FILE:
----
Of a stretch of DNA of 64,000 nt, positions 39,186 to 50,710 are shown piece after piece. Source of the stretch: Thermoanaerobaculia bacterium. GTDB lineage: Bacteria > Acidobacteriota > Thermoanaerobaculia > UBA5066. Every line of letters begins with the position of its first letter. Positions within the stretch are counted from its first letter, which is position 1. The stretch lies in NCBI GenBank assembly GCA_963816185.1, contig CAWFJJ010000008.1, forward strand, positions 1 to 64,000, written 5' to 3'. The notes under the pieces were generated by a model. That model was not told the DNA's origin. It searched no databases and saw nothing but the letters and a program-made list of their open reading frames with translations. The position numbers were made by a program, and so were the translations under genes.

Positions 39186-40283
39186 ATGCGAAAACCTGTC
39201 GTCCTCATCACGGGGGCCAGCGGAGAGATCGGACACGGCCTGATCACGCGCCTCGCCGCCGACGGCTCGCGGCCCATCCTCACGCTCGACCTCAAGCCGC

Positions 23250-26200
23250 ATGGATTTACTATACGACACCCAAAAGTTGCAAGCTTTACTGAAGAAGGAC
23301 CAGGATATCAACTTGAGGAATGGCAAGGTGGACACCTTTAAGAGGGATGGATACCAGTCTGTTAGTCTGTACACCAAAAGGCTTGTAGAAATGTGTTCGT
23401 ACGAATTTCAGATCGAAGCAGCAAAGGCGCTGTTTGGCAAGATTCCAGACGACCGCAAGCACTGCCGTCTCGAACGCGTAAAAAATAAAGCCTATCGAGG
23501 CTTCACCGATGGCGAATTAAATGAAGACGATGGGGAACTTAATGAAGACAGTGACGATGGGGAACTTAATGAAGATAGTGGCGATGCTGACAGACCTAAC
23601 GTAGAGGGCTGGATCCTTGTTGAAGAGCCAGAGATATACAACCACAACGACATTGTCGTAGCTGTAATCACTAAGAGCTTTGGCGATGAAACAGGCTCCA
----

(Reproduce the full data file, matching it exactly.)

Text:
Of a stretch of DNA of 64,000 nt, positions 39,186 to 50,710 are shown piece after piece. Source of the stretch: Thermoanaerobaculia bacterium. GTDB lineage: Bacteria > Acidobacteriota > Thermoanaerobaculia > UBA5066. Every line of letters begins with the position of its first letter. Positions within the stretch are counted from its first letter, which is position 1. The stretch lies in NCBI GenBank assembly GCA_963816185.1, contig CAWFJJ010000008.1, forward strand, positions 1 to 64,000, written 5' to 3'. The notes under the pieces were generated by a model. That model was not told the DNA's origin. It searched no databases and saw nothing but the letters and a program-made list of their open reading frames with translations. The position numbers were made by a program, and so were the translations under genes.

Positions 39186-40283
39186 ATGCGAAAACCTGTC
39201 GTCCTCATCACGGGGGCCAGCGGAGAGATCGGACACGGCCTGATCACGCGCCTCGCCGCCGACGGCTCGCGGCCCATCCTCACGCTCGACCTCAAGCCGC

Positions 23250-26200
23250 ATGGATTTACTATACGACACCCAAAAGTTGCAAGCTTTACTGAAGAAGGAC
23301 CAGGATATCAACTTGAGGAATGGCAAGGTGGACACCTTTAAGAGGGATGGATACCAGTCTGTTAGTCTGTACACCAAAAGGCTTGTAGAAATGTGTTCGT
23401 ACGAATTTCAGATCGAAGCAGCAAAGGCGCTGTTTGGCAAGATTCCAGACGACCGCAAGCACTGCCGTCTCGAACGCGTAAAAAATAAAGCCTATCGAGG
23501 CTTCACCGATGGCGAATTAAATGAAGACGATGGGGAACTTAATGAAGACAGTGACGATGGGGAACTTAATGAAGATAGTGGCGATGCTGACAGACCTAAC
23601 GTAGAGGGCTGGATCCTTGTTGAAGAGCCAGAGATATACAACCACAACGACATTGTCGTAGCTGTAATCACTAAGAGCTTTGGCGATGAAACAGGCTCCA